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Weldon (Worst Fears) returns in fine, sharp form in this mischievous dystopian tale. By 2013, capitalism has collapsed in Europe, and England has turned to protectionist policies, communal farms, and an intrusive National Unity Government that feeds its citizens National Meat Loaf and monitors people by street-corner CiviCams. In this bleak near-future, Frances Prideaux, once a successful writer of feminist novels and a proud product of the era of sexual liberation, is rehashing the sins of her past. As bailiffs try to repossess her house, Frances tells the story of her life-how she married her sister's boyfriend; rejected her stepson Henry, the revolution's creepily austere leader; and squandered her fortune and influence-and tries to keep tabs on her grandson, Amos, who is busy plotting against the government with his cohorts from Redpeace. This marvelously sardonic work shows a future that is all too close to reality, where family resentments and grim history are inextricable. (Oct.) Copyright 2010 Reed Business Information.

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Rediscover the joy of Fay with this wickedly sharp, history-bending, cosmos-colliding novel that fizzes with the intelligence, observation and scabrous wit that established Fay Weldon as one of Britain's most iconic authors

About the Author

Fay Weldon was brought up in New Zealand. Currently Professor of Creative Writing at Brunel University, Fay is best known for her novels, Praxis, The Life and Loves of a She-Devil and Worst Fears. In 2001 she was awarded a CBE. She has eight children and step children and lives on a hilltop in Dorset.

Reviews

Weldon (Worst Fears) returns in fine, sharp form in this mischievous dystopian tale. By 2013, capitalism has collapsed in Europe, and England has turned to protectionist policies, communal farms, and an intrusive National Unity Government that feeds its citizens National Meat Loaf and monitors people by street-corner CiviCams. In this bleak near-future, Frances Prideaux, once a successful writer of feminist novels and a proud product of the era of sexual liberation, is rehashing the sins of her past. As bailiffs try to repossess her house, Frances tells the story of her life-how she married her sister's boyfriend; rejected her stepson Henry, the revolution's creepily austere leader; and squandered her fortune and influence-and tries to keep tabs on her grandson, Amos, who is busy plotting against the government with his cohorts from Redpeace. This marvelously sardonic work shows a future that is all too close to reality, where family resentments and grim history are inextricable. (Oct.) Copyright 2010 Reed Business Information.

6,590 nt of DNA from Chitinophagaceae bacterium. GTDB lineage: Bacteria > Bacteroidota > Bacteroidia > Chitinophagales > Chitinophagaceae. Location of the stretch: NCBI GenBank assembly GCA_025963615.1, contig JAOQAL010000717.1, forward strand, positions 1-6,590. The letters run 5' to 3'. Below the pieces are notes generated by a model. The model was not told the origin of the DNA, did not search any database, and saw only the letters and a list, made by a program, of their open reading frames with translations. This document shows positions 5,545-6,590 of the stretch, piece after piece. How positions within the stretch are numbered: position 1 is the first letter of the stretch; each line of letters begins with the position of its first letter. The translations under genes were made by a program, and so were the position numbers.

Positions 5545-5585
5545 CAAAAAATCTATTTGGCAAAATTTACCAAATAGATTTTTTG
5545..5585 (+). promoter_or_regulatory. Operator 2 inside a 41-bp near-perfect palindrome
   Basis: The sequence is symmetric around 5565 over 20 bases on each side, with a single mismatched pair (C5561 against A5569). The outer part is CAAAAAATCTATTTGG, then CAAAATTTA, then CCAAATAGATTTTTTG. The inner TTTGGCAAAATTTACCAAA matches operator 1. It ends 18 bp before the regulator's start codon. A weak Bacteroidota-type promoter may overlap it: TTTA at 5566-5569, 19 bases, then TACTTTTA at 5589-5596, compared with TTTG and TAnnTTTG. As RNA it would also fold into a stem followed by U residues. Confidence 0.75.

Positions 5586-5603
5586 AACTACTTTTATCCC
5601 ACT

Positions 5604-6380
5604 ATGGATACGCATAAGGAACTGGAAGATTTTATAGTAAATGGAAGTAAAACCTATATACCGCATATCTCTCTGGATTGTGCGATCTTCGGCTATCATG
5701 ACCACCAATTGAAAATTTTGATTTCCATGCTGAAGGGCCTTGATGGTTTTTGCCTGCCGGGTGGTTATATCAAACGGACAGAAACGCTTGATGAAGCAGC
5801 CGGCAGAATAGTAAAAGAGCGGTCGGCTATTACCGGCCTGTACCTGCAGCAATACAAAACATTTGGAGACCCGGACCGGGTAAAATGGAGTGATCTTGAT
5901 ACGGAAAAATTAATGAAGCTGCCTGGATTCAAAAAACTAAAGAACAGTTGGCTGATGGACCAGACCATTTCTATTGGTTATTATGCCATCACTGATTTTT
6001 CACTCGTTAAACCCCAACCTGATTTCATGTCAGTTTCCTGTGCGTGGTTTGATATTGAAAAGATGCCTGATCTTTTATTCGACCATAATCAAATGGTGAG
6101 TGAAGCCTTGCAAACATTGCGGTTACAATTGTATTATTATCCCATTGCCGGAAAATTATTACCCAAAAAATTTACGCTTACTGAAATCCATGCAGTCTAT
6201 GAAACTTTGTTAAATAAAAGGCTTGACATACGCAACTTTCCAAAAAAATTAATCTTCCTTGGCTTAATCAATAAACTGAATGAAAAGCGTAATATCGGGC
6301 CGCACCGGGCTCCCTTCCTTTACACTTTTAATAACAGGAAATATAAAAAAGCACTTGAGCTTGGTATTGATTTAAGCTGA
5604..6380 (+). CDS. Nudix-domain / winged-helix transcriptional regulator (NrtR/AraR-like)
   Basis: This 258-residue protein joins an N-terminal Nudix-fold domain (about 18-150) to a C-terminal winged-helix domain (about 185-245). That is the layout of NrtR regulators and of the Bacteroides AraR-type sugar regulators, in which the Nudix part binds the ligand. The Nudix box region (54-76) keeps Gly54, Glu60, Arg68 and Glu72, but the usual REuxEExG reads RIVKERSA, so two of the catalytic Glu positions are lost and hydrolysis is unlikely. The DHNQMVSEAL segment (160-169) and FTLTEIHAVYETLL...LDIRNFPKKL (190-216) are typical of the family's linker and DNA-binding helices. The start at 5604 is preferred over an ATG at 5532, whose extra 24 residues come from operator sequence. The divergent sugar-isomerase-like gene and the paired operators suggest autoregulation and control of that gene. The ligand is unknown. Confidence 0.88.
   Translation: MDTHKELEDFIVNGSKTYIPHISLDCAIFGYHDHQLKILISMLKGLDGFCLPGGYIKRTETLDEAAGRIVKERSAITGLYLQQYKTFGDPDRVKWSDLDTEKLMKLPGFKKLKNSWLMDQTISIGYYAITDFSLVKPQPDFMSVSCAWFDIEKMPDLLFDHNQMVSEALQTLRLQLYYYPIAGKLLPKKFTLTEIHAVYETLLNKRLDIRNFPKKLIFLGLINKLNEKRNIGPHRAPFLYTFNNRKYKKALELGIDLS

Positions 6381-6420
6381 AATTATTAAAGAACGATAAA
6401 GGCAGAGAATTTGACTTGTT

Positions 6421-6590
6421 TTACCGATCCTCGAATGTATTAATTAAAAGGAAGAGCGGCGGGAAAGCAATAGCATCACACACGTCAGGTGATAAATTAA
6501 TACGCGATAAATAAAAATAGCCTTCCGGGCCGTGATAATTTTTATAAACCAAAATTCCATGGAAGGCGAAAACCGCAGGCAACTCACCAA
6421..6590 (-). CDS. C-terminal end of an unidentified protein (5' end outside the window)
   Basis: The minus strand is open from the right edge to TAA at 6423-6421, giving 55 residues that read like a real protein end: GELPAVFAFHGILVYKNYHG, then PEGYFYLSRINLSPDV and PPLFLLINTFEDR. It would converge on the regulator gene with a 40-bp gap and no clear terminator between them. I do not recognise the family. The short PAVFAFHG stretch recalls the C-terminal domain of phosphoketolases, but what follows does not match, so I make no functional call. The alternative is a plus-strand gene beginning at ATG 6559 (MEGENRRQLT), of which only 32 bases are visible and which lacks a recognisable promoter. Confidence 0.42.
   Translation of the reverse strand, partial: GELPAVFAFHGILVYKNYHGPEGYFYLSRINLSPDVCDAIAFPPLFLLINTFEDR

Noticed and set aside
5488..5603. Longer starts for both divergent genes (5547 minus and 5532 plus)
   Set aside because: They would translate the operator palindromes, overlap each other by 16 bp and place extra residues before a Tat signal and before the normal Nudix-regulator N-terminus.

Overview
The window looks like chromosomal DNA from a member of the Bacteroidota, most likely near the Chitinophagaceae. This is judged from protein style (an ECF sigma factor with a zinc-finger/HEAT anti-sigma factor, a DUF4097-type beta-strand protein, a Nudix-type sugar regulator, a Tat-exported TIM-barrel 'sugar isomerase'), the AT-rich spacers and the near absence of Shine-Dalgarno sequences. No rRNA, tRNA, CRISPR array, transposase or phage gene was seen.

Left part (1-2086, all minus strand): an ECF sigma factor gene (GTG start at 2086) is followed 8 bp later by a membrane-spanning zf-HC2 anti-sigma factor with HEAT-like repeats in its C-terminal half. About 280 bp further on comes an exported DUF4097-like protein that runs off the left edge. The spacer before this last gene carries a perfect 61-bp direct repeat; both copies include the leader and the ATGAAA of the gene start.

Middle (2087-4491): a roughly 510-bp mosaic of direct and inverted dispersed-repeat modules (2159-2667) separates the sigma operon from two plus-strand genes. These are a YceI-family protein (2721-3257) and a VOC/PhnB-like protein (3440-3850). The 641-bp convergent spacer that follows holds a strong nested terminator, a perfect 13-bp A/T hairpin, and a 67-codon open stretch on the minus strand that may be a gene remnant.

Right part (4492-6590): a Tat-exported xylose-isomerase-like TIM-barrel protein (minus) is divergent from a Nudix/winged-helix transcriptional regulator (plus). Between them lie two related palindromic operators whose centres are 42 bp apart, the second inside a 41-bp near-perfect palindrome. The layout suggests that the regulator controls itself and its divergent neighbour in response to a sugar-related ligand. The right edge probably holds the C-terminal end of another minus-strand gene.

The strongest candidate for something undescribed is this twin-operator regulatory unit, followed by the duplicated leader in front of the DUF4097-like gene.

Really rather bonkers. Exceptionally good, but bonkers * Daily Telegraph *
This potent brew of social comment, dystopian satire, vicious comedy and vintage Weldon wisdom is a marvellous ride * The Times *
Sinister, clever, funny and vintage Weldon. Why hasn't she been made a Dame? * Independent *
Weldon back to her best - an apocalypse-very-soon-from-now delivered with her trademark warm-hearted cynicism and bone-dry wit * Daily Mail *
Sparkles with wit and acute observation... a clever jeu d'esprit * Guardian *
Reads like a first novel... it's so fresh and vibrant and funny. The funniest dystopian novel I've ever read. And I don't think it's going to date * Boyd Hilton *

Weldon (The Life and Loves of a She-Devil) invents a life in an easily imagined near future for her younger sister who did not survive birth-her story here closely resembles Weldon's own. At 80, once-popular novelist Frances Prideaux is trapped on the main floor of her London house with failing knees, while her nephew and nieces plot revolution on her upper floors through their participation in Redpeace, a splinter group of Greenpeace. Looking back over her own history, Frances name-drops her famous literary friends, remembers past lovers, and grapples with whom she can trust in the new world order. This is an England of scarcity-food, water, and power shortages necessitate a Big Brother-style National Unity Government (NUG) to monitor the use of precious resources through tightly regulated water rationing, communal gardens, and the widespread distribution of a NUG-sanctioned meatloaf. Verdict What Margaret Atwood did for the future of reproduction, Weldon plausibly does here for food production. A rollicking story that may inspire readers to greener habits before the apocalypse.-Barbara Love, Kingston Frontenac P.L., Ont. Copyright 2010 Reed Business Information.

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